Sharks general manager Doug Wilson faces some of the toughest decisions of his 14-year tenure as the head of the hockey department in the coming weeks, beginning with the two best players in franchise history.
And, no, there are no back room handshake deals here between the Sharks and either of Thornton or Marleau, allowing the Sharks to protect extra players in the upcoming expansion draft. The two veterans are still pending unrestricted free agents in the truest sense, and it’s no certainty that either will return to San Jose.
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Re-signing Thornton would seem to be more of a priority than re-signing Marleau, as centermen are more valuable than wingers. Thornton’s line, with Joe Pavelski and whoever the left wing happened to be, was still drawing the opposition’s top defense pair on many nights this season. Marleau was on that line at times, but was shuffled up and down throughout the year, spending about half the season on the third line.
Thornton apparently dodged disaster in terms of his left knee, as multiple sources have told NBC Sports California that the brunt of the damage was to his MCL, not his ACL. As long as he recovers fully, as expected, there’s reason to believe that Thornton could be better next season than he was in 2016-17. Last year’s Stanley Cup Final run, the World Cup, and the condensed schedule seemed to take their toll. Thornton, who typically downplays anything remotely negative, admitted more than once that this season in particular was a grind.
But perhaps just as important to the Sharks is what Thornton brings to the team emotionally. Pavelski may still be the captain – and an effective one, at that – but Thornton is still the heartbeat. Pete DeBoer made that clear after Game 2 of the first round against the Oilers, talking about what Thornton’s absence from the bench in those first two games meant to the team in terms of a bench presence.
“It’s old school accountability with Joe. It’s black and white,” DeBoer said. “He came up in an era and at a time and around people who you weren’t worried about hurting feelings. You said what needed to be said. That’s not always the case now in modern dressing rooms and with modern athletes. He’s a great resource for us, because there’s no greater pressure than peer pressure, especially from a Hall of Fame guy like that.”
So what might it take to retain Thornton and keep him from hitting the open market?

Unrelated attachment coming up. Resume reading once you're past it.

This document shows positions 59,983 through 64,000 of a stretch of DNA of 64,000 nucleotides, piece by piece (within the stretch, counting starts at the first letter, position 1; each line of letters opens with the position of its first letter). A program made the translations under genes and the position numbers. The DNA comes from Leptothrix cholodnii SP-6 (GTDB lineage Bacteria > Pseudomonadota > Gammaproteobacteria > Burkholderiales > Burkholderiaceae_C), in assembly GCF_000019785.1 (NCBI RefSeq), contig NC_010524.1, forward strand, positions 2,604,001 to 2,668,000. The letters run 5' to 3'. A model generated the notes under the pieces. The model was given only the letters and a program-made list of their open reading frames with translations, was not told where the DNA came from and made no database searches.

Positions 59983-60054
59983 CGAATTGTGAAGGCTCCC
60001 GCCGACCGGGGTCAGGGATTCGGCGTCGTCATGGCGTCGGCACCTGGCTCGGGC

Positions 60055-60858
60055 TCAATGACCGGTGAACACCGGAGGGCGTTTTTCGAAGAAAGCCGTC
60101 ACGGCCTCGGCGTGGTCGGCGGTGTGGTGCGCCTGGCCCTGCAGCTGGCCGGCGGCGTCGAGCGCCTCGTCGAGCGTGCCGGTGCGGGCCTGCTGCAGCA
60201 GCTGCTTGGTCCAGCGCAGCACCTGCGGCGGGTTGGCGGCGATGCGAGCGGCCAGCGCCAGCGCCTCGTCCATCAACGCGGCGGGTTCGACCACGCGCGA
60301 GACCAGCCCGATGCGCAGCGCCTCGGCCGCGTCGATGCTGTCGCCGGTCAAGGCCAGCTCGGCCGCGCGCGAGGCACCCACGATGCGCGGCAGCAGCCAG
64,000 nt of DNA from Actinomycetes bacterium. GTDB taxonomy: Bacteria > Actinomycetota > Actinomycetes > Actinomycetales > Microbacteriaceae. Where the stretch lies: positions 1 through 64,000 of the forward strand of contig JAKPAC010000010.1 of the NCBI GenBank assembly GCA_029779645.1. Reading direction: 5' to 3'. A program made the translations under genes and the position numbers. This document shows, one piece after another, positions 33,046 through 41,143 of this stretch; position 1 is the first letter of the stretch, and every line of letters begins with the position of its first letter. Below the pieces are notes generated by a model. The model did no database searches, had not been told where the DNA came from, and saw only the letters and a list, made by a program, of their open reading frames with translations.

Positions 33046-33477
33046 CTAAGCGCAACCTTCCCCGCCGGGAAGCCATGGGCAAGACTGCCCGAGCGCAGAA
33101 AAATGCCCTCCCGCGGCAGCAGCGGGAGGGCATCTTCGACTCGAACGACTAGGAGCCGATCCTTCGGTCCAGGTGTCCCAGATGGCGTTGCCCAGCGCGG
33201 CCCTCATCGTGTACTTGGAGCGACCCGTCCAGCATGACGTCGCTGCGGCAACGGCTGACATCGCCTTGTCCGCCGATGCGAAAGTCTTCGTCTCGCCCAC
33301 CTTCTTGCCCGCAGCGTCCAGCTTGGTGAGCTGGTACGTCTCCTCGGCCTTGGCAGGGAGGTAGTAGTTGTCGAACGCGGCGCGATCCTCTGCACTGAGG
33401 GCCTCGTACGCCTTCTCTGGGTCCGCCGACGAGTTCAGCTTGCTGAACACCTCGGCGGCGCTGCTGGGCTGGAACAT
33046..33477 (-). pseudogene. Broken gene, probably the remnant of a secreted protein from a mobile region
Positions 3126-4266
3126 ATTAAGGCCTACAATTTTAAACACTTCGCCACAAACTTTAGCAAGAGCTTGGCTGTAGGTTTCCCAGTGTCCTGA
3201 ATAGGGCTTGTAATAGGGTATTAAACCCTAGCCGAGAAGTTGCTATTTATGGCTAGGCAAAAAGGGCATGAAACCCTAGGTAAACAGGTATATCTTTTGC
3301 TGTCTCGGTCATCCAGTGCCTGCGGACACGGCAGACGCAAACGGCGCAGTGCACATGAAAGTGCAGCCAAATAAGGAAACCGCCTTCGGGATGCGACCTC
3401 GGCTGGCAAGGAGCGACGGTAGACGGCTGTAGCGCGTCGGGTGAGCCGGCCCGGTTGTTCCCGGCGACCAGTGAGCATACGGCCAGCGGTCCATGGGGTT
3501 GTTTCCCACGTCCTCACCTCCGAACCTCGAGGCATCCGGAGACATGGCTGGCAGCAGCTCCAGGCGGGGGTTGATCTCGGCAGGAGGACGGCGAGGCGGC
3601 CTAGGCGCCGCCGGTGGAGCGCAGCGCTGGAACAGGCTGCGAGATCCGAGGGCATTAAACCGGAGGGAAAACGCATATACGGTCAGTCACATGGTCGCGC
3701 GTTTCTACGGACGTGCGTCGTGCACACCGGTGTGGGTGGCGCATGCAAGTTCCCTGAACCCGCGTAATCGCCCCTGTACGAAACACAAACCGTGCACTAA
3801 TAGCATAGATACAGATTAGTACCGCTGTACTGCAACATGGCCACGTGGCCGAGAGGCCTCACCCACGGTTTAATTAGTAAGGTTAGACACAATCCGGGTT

It has been previously reported that Thornton wanted a three-year deal, and that remains the case. As for money, I would expect Thornton – who has taken hometown discounts in the past to stay in San Jose – to ask for at least $5 million per season, minimum. Our best guess here is that a Thornton-Sharks pre-July 1 agreement would probably look something like three years and somewhere between $15 – 17 million.
Whether the Sharks would be willing to make that kind of commitment to Thornton, who will be 38 in July, is unclear. If they are not, Thornton could listen to offers from other teams beginning on June 24, when the window opens for unrestricted free agents to speak with other teams.
Still, Thornton’s first choice is to remain in San Jose. The Sharks don’t have anyone that could replace him on or off the ice. There should be a deal to be made here, either sooner or later.
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Marleau’s future with the Sharks seems much hazier.
Unlike Thornton – who put up with public ridicule from Wilson and had his captaincy stripped – Marleau’s commitment to the organization hasn’t been quite as steadfast. Recall in 2015, of course, when Marleau’s preference for a brief stretch was to leave the Sharks. We reported here in November, 2015 that he was willing to accept a trade to three teams, while ESPN reported that Marleau’s agent was “quietly exploring the market” as late as January, 2016.
While those feelings seem to have passed over time, Marleau hasn’t been as emphatic as Thornton in his desire to return. When asked on April 24 if he would like to come back to the Sharks, Marleau said: “Yeah, it would be nice. We’ll see if that’s an option. A lot of time here before this decision needs to be made.”
At this point, though, Marleau may be asking for a bit much in his next deal. It’s believed that the franchise’s all-time leading scorer is, like Thornton, seeking a contract of at least three years.
That shouldn’t be overly surprising. When asked then if he wanted a multi-year deal on April 24, Marleau said: “Yeah, I think so. … I still feel like I have at least five good years in me, or maybe more.”
As we wrote here in early February, it may not make much sense for the Sharks to commit to Marleau for more than one year for a number of reasons, including potential long-term (and surely expensive) contract extensions for Martin Jones and Marc-Edouard Vlasic, something Wilson has made his top priority this offseason.
If Marleau is seeking a lengthy commitment from San Jose, I don’t see how that works from a business perspective for San Jose, which has a number of prospects in the system at wing that could potentially fill the hole Marleau would leave. Timo Meier and Marcus Sorensen, in particular, could be ready to take the next step, and both would be much cheaper options (Meier has two years left on his entry level deal, while Sorensen is a pending restricted free agent that won’t require a huge raise).